The first fully integrated SOI device using 42nm-pitch directed self-assembly (DSA) process for fin formation has been demonstrated in a 300mm pilot line environment. Two major issues were observed and resolved in the fin formation process. The cause of the issues and process optimization are discussed. The DSA device shows comparable yield with slight short channel degradation which is a result of a large fin CD when compared to the devices made by baseline process. LER/LWR analysis through the DSA process implied that the 42nm-pitch DSA process may not have reached the thermodynamic equilibrium. Here, we also show preliminary results from using scatterometry to detect DSA defects before removing one of the blocks in BCP.
Implementation of Directed Self-Assembly (DSA) as a viable lithographic technology for high volume manufacturing
will require significant efforts to co-optimize the DSA process options and constraints with existing work flows. These
work flows include established etch stacks, integration schemes, and design layout principles. The two foremost
patterning schemes for DSA, chemoepitaxy and graphoepitaxy, each have their own advantages and disadvantages.
Chemoepitaxy is well suited for regular repeating patterns, but has challenges when non-periodic design elements are
required. As the line-space polystyrene-block-polymethylmethacrylate chemoepitaxy DSA processes mature,
considerable progress has been made on reducing the density of topological (dislocation and disclination) defects but
little is known about the existence of 3D buried defects and their subsequent pattern transfer to underlayers. In this
paper, we highlight the emergence of a specific type of buried bridging defect within our two 28 nm pitch DSA flows
and summarize our efforts to characterize and eliminate the buried defects using process, materials, and plasma-etch
optimization. We also discuss how the optimization and removal of the buried defects impacts both the process window
and pitch multiplication, facilitates measurement of the pattern roughness rectification, and demonstrate hard-mask open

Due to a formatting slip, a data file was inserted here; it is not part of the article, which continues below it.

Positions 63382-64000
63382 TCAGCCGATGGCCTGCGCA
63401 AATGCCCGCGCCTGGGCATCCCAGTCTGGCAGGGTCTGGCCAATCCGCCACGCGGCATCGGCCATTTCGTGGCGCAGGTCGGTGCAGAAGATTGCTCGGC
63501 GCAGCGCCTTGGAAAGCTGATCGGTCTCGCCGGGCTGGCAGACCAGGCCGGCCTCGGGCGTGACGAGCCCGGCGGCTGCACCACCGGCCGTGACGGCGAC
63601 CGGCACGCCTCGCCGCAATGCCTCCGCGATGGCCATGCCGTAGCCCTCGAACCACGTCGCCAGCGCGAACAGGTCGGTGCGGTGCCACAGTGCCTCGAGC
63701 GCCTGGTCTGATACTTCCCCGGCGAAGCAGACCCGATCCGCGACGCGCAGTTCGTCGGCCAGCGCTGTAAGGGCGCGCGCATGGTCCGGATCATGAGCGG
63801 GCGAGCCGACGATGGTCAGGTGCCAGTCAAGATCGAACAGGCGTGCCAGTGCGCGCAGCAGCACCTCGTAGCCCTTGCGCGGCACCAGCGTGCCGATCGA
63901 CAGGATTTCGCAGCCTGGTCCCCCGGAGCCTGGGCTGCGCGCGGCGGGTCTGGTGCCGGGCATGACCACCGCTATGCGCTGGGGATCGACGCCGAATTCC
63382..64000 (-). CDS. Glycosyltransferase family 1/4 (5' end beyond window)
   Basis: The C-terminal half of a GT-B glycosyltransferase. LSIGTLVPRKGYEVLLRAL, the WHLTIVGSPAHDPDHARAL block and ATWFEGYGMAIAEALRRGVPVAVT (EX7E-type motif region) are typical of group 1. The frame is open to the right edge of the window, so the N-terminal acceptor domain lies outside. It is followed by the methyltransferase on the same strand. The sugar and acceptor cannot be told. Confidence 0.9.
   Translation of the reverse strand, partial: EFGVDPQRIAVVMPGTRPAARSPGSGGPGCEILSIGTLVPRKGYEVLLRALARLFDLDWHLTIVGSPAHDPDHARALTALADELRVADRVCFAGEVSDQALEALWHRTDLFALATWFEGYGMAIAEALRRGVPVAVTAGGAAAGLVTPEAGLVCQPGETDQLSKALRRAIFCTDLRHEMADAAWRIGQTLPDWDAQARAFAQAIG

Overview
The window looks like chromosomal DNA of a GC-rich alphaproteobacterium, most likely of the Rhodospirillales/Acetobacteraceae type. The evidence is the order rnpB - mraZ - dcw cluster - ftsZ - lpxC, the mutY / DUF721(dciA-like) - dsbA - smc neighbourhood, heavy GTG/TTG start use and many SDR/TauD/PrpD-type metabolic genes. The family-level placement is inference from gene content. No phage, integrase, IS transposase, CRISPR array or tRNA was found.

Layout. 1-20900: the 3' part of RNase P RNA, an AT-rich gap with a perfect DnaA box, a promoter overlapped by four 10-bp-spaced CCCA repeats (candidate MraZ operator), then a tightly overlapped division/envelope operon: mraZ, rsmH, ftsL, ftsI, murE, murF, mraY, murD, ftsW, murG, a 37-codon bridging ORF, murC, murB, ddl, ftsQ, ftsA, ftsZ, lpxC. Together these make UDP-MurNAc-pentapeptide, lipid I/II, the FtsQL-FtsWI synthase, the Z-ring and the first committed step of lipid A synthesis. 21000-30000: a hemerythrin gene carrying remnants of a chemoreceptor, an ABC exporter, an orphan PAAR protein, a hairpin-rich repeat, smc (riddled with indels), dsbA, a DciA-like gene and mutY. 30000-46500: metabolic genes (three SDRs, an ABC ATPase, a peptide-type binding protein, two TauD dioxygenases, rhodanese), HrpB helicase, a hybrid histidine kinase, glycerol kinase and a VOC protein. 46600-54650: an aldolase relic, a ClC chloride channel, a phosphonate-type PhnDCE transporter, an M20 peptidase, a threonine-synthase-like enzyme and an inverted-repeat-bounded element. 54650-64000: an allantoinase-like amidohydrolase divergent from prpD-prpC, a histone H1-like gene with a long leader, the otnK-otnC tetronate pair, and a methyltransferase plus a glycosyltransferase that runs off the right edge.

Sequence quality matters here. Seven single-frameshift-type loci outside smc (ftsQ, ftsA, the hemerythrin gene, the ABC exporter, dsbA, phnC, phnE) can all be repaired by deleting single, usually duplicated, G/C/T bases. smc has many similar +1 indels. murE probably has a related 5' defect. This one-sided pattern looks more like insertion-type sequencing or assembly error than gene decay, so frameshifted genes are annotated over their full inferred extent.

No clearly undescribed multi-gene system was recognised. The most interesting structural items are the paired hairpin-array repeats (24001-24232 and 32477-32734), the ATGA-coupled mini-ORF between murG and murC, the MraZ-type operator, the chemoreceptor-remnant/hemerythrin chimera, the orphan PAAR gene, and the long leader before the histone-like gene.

within a back-end-of-line integration flow. Finally, since graphoepitaxy has intrinsic benefits in terms of design
flexibility when compared to chemoepitaxy, we highlight our initial investigations on implementing high-chi block
copolymer patterning using multiple graphoepitaxy flows to realize sub-20 nm pitch line-space patterns and discuss the
benefits of using high-chi block copolymers for roughness reduction.
Wet chemical slimming of resist can enable a resist mandrel for sidewall-image transfer (SIT) by decreasing the mandrel width and smoothing the mandrel sidewalls. This would reduce the cost of the SIT process. Several key metrics are used to compare the traditional etched mandrel and the slimmed resist mandrel, including: process window, critical dimension uniformity, and defectivity. New resists are shown to have larger process windows after slimming than an etched mandrel process while maintaining comparable critical dimension uniformity. The major challenge to the resist mandrel is the profile post-slim.
The patterning capability of the directed self-assembly (DSA) of a 42nm-pitch block copolymer on
an 84nm-pitch guiding pattern was investigated in a 300mm pilot line environment. The chemoepitaxy
guiding pattern was created by the IBM Almaden approach using brush materials in
combination with an optional chemical slimming of the resist lines. Critical dimension (CD)
uniformity, line-edge/line-width roughness (LER/LWR), and lithographic process window (PW) of
the DSA process were characterized. CD rectification and LWR reduction were observed. The
chemical slimming process was found to be effective in reducing pattern collapse, hence, slightly
improving the DSA PW under over-dose conditions. However, the overall PW was found to be
smaller than without using the slimming, due to a new failure mode at under-dose region.
Directed Self-Assembly (DSA), as an extension of current state-of-the-art photolithography, has demonstrated the
capability for patterning with resolution and cost effectiveness beyond the capability of other techniques. Previous
studies of DSA have reported encouraging benchmarks in defect density and throughput capability for the patterning
step, and such results provide a foundation for our ongoing efforts to integrate the DSA patterning step into a robust
process for fabricating device layers. Here we provide a status report on the integration of two chemoepitaxy DSA
patterning methods for the fabrication of 28nm pitch Si fin arrays. In addition to the requirements for a robust pattern
transfer process, it is also important to understand the pattern design limitations that are associated with DSA. We
discuss some of the challenges and opportunities associated with developing efficient device designs that take advantage of the capabilities of DSA.